Recap: In 2044, the world is a scary place. A permanent economic downturn leaves most people living off minimal means. Instead of immersing themselves in reality, people are now spending their time in a virtual reality online. This online virtual world, called OASIS, allows people to log on and be transported into a universe where things aren’t so bad. Every person has an avatar, and the avatars can go to school online, work online, drive, shop, and travel online. Wade is one of those people; with his avatar, Parzaval, he’s able to escape from his lonely world without parents, real friends or a girlfriend and suddenly become just another person.
James Halliday is the OASIS creator, and when he dies, he leaves behind a scavenger hunt or “Egg Hunt.” Just like any other video game, the avatars must find the keys to three different levels and then pass each one. The first to win will win millions of dollars and take over Halliday’s empire. In order to win the game, players must have a vast knowledge of Halliday’s life and 1980’s pop culture and video games (which Halliday is obsessed with). Most players are also trying to beat the “Sixers” to the finish line. The “Sixers” are a group of employees who hope to take over the empire and charge usage fees for the OASIS, which had always been free.
No one can find the first key for five years. Then Wade does it. With his friend Aech and crush Artemis, Wade sets out to win. But he soon learns that knowledge isn’t the only thing that will get him through the competition. He also needs friends, persistence, and heart.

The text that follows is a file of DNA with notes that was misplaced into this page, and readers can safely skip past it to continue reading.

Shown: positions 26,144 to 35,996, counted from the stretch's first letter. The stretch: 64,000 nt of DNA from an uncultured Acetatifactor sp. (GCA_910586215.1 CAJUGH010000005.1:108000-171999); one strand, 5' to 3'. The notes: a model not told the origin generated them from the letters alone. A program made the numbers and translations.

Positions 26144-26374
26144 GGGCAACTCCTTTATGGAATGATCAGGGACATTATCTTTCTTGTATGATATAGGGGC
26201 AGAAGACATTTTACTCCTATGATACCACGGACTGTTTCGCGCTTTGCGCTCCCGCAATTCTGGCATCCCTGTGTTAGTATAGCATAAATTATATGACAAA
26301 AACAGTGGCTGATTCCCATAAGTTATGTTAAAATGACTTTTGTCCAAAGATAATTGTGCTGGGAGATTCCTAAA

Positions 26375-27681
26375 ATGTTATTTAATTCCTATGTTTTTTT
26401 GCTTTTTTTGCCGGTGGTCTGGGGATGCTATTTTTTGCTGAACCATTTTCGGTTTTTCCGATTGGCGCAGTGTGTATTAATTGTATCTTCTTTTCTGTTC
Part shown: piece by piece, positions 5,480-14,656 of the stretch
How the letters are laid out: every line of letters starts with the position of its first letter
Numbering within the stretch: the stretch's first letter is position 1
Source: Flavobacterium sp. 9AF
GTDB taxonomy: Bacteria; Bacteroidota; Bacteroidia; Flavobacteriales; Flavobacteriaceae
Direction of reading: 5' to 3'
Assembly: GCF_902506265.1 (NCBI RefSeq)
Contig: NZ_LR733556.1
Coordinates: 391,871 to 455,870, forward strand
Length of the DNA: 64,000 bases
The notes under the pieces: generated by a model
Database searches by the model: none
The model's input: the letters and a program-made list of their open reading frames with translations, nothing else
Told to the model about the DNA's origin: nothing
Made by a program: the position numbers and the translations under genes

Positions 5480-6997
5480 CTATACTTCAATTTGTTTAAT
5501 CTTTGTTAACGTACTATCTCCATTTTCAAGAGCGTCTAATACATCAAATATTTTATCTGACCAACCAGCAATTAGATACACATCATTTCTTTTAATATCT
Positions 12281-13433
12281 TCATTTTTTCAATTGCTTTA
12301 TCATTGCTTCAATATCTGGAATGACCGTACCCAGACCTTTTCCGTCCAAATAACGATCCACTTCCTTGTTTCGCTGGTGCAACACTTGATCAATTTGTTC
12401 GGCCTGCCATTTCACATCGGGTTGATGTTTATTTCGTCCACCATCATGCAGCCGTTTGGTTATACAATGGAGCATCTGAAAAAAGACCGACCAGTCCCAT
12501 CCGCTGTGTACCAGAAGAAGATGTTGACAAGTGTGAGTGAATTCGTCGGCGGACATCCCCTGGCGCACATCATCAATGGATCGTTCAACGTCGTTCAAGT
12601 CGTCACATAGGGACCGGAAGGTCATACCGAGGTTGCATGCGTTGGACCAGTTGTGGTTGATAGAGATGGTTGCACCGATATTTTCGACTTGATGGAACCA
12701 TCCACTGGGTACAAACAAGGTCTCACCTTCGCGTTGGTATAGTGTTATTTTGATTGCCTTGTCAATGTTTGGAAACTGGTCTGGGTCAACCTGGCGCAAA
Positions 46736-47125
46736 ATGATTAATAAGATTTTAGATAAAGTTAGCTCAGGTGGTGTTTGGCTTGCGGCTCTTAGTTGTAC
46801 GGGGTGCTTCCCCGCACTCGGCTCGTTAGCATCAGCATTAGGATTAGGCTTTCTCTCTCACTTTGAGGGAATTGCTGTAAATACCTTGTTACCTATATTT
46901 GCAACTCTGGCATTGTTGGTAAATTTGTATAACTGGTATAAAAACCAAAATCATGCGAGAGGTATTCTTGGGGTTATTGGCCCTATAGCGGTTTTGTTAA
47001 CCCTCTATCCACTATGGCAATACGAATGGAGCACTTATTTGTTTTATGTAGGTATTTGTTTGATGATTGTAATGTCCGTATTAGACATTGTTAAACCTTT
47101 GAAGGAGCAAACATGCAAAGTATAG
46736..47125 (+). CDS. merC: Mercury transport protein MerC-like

Analysis: Part adventure, part coming-of-age, and part dystopian, Ready Player One draws similarities to already familiar stories. The search for the key and the ability to enter the First Gate is similar to Charlie and the Chocolate Factory. But much of the story plays homage to George Orwell’s 1984. Not only does the story revolve around movies, TV shows, music and video games from the 1980’s; and not only does author Ernest Cline flat out reference Orwell’s classic novel in the book, but like 1984, the “Sixers” in Ready Player One watch the players, much like Big Brother. Just like in 1984, the people in this dystopian society are fed up with the government and use the hunt as a way to rebel and take control of the universe in which they’re suffocating.
The story may not be the most original, but Ready Player One‘s true beauty reveals itself in its pop culture references and jokes, and in the author’s ability to create an entire online universe. It had me wonder if a universe like OASIS may not be so far off. Ready Player One is a fun, enjoyable and smart novel that makes a broader statement about our reliance on technology as way to get by in life and maintain relationships.
MVP: Wade. When reading the book, it’s hard to decide what kind of ending you want for Wade. But when the end comes, you know it’s the right one. He not only accomplishes his goals, but he also does it in an unselfish, heroic way.
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